Let’s Go Crazy

Prince – Let’s Go Crazy (by way of Hamilton)

The videos are not online. Or, if they are, they won’t be there for long. It was a strange mourning, to be at work and wanting to listen to the songs that we all knew but knowing that they wouldn’t be available to illustrate the shared grief. Luckily I had a meeting that afternoon in a room at the library. I did a quick catalog search and wrote down the call numbers and headed over to the meeting a few minutes early so I had time to stop in the music collection.

I grabbed Purple Rain, Around the World in a Day, and Sign O’ the Times. I really wanted 1999 but they didn’t have it. I was not a huge Prince fan but I turned 13 in 1980. That means the entirety of my teenage years occurred during Prince’s biggest decade. If you can remember the videos, I think it’s not an exaggeration to say that Prince was responsible for kick starting a lot of teenagers’ sexual awareness back then. Let’s not forget it was Prince’s “Darling Nikki” that shocked Tipper Gore into founding the PMRC.

I still didn’t listen to the CDs when I got back from my meeting, I saved them for the car ride home. I decided Purple Rain should come first. When “Let’s Go Crazy” started, and those lyrics I hadn’t paid much attention to came on, “Dearly beloved, we are gathered here today to get through this thing called life…” I lost it. Then the drums kicked in, and he was talking about the afterworld, and I cranked that song up so loud I thought my rear windshield was going to shatter. I pulled out of the parking lot and into traffic and I didn’t worry about anyone seeing an errant tear falling down my cheek because I was sure everyone else would hear the music and feel the same.

It surprised me that I reacted so strongly. Of course I knew all of these songs. Of course they were a part of my life, but it wasn’t music that I had felt especially tied to or even thought about frequently. I respected Prince and I acknowledged the huge role he had played and the love a lot of my friends had for him but I wasn’t among the truly devoted. I even tried following him on Twitter just two weeks ago or so and gave up after a day because I couldn’t make sense of his tweets. As I drove home and listened to all of Purple Rain and then started it over again, I teared up again.

I spent last night watching news come in of late night block parties in Brooklyn and an all night dance party at First Avenue in Minneapolis, and watching all the cities turn their lights to purple. Because none of his music is available online (come on, do you know anyone with a TIDAL subscription?) the legions of his faithful fans had to physically come together, turn on the radio, bring out their albums, just like we used to do. Hell, even MTV was relevant again. Back in January we took to our computers to reach out to friends when David Bowie died, to share obscure videos and pictures, favorite songs, memories. We met there. It helped us all to feel less alone and isolated in our shock and grief. This time it wasn’t enough.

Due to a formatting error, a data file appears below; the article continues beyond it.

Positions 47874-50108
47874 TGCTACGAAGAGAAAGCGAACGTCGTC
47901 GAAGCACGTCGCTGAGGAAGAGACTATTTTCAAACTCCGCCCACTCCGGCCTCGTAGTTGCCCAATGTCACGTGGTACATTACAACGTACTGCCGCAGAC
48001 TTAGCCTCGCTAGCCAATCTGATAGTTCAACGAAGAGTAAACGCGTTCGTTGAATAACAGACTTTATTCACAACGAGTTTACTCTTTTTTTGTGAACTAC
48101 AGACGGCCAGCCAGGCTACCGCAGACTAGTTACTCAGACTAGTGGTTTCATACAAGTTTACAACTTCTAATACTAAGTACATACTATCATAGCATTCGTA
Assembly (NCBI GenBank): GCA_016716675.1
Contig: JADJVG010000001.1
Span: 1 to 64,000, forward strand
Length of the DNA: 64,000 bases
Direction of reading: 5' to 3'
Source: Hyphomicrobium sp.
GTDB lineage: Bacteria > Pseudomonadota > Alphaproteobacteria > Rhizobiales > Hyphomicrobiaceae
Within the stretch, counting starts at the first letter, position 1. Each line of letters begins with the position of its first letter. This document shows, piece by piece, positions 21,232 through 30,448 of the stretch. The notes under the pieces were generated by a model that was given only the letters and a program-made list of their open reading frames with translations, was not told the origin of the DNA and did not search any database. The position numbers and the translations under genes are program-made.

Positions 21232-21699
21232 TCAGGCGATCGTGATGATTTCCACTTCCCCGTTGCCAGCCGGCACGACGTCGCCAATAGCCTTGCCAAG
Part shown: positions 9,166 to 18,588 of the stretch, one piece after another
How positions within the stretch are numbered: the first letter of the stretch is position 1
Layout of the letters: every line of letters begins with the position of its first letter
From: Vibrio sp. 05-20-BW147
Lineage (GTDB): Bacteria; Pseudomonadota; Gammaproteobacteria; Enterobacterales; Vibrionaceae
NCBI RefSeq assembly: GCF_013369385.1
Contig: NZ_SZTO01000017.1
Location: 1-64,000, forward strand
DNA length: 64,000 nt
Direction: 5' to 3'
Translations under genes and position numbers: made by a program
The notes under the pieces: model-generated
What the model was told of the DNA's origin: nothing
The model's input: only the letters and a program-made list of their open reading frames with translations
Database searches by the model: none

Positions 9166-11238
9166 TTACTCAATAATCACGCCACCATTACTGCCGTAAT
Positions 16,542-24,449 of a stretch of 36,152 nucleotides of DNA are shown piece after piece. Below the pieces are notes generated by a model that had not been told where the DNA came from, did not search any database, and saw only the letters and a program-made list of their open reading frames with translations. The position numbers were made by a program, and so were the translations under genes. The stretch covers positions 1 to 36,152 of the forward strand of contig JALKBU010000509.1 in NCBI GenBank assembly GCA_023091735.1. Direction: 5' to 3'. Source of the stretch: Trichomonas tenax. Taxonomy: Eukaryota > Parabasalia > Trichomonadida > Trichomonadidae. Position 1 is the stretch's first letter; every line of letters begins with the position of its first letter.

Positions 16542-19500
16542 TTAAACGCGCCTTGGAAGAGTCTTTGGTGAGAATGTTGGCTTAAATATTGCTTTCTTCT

The video above is from the curtain call of Hamilton on Broadway the night that Prince died. I saw it come up on Twitter and I blinked away tears again. I think what moved me so much was watching how people had to be together. These songs were so much a part of our formative years, so much a celebration of living, dancing, sex, love. Even if I never thought about those songs as having special meaning for me, when I listened to them in the car I realized that they are a part of me. And I don’t feel old enough for this piece to be over.





Prince – 1999

I was stuck in traffic on my way to work the other morning. I turned on the radio to find out what was going on and, after learning I’d be there a while, started flipping through the stations. During the half hour I sat there I heard three Prince songs on three separate stations: When Doves Cry, Raspberry Beret, and Little Red Corvette.

Chances are if I’d been stuck there a little longer they would have played 1999. The album 1999 came out in 1982 (whoa, over thirty years ago!). At the time, the turn of the century seemed so far away and I couldn’t begin to imagine where I would be or what I’d be doing by New Year’s Eve 1999.

By 1999, I was living in Brooklyn and working in Manhattan at a giant publishing company. You would think New York would be the ultimate place to be for New Year’s Eve, that one especially. However, I had my then fiance and his mother staying with me for the holidays. My future mother-in-law was 75 and didn’t speak English and taking the two of them into Manhattan where millions of people would be jammed in the streets, seemed like the worst idea possible.

My best friend was living outside of Philadelphia then and they were going to be away for a few days so she offered me their house. New Year’s Eve in Philadelphia instead sounded much more manageable and the chance to see the famous Mummer’s Parade on New Year’s Day was a big plus. Not many people would leave New York City for one of its biggest nights but that’s just what we did.

It also turned out to be Ed Rendell’s last night in office as the mayor of Philadelphia and they had a number of events all around the city creating a kind of roving party. As one event was ending and the crowd was making its way out of Rittenhouse Sq., someone bumped into my mother-in-law and said, “Oh, excuse me!” It was none other than the mayor himself. After that we made perhaps one more stop on the party tour but it was cold and we didn’t want to get stuck in traffic so we made our way back to my friend’s house before midnight and watched the fireworks on tv. Pretty low key. Let’s just say we didn’t bother knocking on Prince’s door.

(Sorry about the ad, the original video was removed from YouTube. I’ll keep looking for a better solution.)